U.K. Challenge Study Will Expose Healthy Volunteers To The Coronavirus : Shots - Health News Exposing people to a potentially fatal disease could hasten understanding of COVID-19 and development of new vaccines and treatments. But the risks of such studies raise serious ethical questions.

Why Scientists Are Infecting Healthy Volunteers With The Coronavirus

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MARY LOUISE KELLY, HOST:

A controversial experiment has just begun in England. Researchers are deliberately exposing volunteers to the coronavirus that causes COVID-19. The goal is to speed up the development of new vaccines and treatments. But as NPR science correspondent Joe Palca reports, some question whether the benefits of these so-called human challenge experiments are worth the risks.

JOE PALCA, BYLINE: Human challenge experiments differ from other studies of COVID-19 in one crucial way.

CHRISTOPHER CHIU: The main difference is the control.

PALCA: Christopher Chiu is an infectious disease researcher at Imperial College London. He says with a challenge study, you know exactly when a person was exposed to the virus and exactly how much virus they were exposed to. Without knowing those things, you have to wait until people are exposed to the virus by chance.

CHIU: You'll end up having to reproduce a lot more people, give a lot more people your candidate vaccine before you can even hope to see the results.

PALCA: Indeed, it took many months and tens of thousands of volunteers to show the current crop of vaccines work. A challenge study could in theory have made that much easier and faster, but it does mean exposing perfectly healthy people to a potentially fatal disease. Chris Chiu says he and his colleagues are acutely aware of that. That's why they only plan to include certain kinds of people in their studies.

CHIU: We know from over a year of the pandemic now that young, healthy adults are at very low risk of getting severe COVID.

PALCA: Chiu says in addition to using only healthy young adults, the experiments will be carried out in a hospital with ample experience caring for COVID-19 patients. But studying only young adults is one of the flaws people see in challenge studies to test the efficacy of a vaccine, for example.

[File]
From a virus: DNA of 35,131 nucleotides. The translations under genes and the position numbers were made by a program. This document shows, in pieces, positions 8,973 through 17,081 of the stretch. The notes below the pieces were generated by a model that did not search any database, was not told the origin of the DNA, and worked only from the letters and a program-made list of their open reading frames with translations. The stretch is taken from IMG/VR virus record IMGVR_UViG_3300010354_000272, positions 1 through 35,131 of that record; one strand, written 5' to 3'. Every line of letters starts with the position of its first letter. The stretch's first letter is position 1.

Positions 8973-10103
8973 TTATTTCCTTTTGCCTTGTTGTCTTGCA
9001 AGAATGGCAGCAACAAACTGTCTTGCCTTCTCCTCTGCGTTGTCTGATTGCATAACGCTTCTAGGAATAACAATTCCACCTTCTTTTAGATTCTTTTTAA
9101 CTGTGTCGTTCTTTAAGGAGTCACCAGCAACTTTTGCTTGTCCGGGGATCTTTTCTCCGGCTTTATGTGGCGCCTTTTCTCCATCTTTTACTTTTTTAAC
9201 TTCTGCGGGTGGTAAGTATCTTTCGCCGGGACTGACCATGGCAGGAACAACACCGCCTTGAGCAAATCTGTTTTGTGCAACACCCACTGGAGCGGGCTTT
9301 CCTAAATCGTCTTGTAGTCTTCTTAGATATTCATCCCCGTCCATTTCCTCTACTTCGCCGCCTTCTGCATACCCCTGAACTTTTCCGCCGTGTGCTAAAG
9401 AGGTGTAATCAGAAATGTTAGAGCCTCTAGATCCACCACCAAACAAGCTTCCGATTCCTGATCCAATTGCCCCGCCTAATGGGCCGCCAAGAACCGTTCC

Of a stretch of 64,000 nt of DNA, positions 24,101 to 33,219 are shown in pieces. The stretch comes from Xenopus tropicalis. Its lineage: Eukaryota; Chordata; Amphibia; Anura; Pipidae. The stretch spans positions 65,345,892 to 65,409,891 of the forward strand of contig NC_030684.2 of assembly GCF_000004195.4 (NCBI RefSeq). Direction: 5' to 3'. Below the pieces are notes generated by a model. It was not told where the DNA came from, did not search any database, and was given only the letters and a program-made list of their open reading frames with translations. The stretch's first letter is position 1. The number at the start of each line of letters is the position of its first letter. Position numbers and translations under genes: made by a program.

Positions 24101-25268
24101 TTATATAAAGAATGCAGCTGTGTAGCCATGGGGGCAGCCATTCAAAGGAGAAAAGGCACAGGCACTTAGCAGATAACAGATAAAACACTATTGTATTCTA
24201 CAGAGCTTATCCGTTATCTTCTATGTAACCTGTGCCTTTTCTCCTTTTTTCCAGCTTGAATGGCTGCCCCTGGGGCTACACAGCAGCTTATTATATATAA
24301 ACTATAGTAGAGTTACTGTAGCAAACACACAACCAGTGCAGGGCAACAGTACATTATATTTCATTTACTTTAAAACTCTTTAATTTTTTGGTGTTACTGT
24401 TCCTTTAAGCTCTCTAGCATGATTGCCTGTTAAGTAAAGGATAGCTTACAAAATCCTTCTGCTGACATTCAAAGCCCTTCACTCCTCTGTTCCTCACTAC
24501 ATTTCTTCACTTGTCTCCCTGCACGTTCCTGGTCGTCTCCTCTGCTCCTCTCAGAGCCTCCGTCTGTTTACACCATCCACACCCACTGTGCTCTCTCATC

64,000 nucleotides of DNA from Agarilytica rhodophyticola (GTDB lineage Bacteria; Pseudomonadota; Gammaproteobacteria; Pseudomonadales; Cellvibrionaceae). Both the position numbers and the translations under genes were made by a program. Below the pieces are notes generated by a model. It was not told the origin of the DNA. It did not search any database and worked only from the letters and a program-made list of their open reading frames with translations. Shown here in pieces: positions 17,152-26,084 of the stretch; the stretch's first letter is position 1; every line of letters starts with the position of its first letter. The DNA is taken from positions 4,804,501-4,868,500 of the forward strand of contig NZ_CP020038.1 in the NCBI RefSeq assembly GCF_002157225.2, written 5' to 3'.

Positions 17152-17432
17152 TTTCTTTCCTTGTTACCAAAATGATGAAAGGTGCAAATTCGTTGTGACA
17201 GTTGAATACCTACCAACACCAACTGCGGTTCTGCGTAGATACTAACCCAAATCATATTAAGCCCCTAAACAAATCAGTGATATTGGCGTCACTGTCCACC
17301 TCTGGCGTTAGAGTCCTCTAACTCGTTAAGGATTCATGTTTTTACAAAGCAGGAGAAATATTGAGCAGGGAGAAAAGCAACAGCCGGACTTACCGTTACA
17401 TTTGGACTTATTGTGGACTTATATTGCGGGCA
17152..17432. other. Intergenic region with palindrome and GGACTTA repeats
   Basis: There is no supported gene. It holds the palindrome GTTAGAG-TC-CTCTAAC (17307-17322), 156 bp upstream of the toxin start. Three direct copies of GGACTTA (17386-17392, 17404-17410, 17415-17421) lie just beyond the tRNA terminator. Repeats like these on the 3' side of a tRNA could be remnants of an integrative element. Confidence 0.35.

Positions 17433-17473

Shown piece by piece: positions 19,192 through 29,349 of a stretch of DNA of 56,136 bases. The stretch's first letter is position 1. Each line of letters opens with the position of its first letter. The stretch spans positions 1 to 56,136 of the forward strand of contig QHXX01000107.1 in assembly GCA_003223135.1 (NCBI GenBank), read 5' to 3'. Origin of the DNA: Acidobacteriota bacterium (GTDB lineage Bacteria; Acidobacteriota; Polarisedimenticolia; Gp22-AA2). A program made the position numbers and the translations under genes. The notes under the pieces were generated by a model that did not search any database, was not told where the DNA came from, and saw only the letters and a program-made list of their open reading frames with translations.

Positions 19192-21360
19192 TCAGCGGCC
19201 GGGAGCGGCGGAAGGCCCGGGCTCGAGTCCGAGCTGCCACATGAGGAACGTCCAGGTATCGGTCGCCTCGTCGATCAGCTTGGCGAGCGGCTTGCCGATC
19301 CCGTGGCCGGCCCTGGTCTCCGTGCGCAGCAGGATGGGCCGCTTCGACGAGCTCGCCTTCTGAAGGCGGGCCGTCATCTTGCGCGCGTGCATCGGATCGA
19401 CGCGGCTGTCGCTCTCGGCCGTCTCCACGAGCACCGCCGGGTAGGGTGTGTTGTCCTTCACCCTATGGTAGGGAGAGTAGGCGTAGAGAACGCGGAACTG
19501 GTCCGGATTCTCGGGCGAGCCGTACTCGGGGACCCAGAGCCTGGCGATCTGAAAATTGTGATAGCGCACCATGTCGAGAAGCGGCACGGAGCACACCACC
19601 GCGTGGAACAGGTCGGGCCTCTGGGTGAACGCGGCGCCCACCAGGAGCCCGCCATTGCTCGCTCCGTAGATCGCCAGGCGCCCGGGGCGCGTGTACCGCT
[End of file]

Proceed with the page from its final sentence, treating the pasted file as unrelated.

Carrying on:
SEEMA SHAH: The data you get from a challenge study about whether that works is not really going to give you the kind of information you want.

PALCA: Seema Shah is a lawyer and medical ethicist at Northwestern University Feinberg School of Medicine. Shah says it's important to know if a vaccine works in older people, unhealthy people or people with different ethnic backgrounds. You don't get that from a challenge study.

SHAH: When this all started early in the pandemic, there was one big reason for doing these challenge studies, and that was to accelerate vaccine testing.

PALCA: But now multiple COVID-19 vaccines have been shown to work. Still, such studies may be useful for testing vaccines in the future. For example, if coronavirus cases become less common, it will take far more than 30 or 40,000 volunteers to tell if a new vaccine is significantly better than the ones presently available. And challenge studies should make comparing vaccines head-to-head much easier.

KANTA SUBBARAO: So in those circumstances, a human challenge infection model could be very helpful.

PALCA: Kanta Subbarao is a virologist and director of the World Health Organization's influenza research lab in Melbourne, Australia. But she's concerned that not enough is known about the risks of being exposed to SARS-coronavirus-2, the virus that causes COVID-19, even for healthy young adults.

SUBBARAO: Now, we talked early on about whether we should even consider SARS-coronavirus-2 and said we would not. But we are exploring the possibility of some of the common cold coronaviruses.

PALCA: She thinks doing that might provide clues to a universal coronavirus vaccine, one that would prevent both COVID-19 and the common cold. Right now Christopher Chiu and his colleagues are trying to determine the minimum amount of virus it takes to make someone sick with COVID-19. After that, they can turn their attention to testing new treatments and vaccines.

Joe Palca, NPR News.

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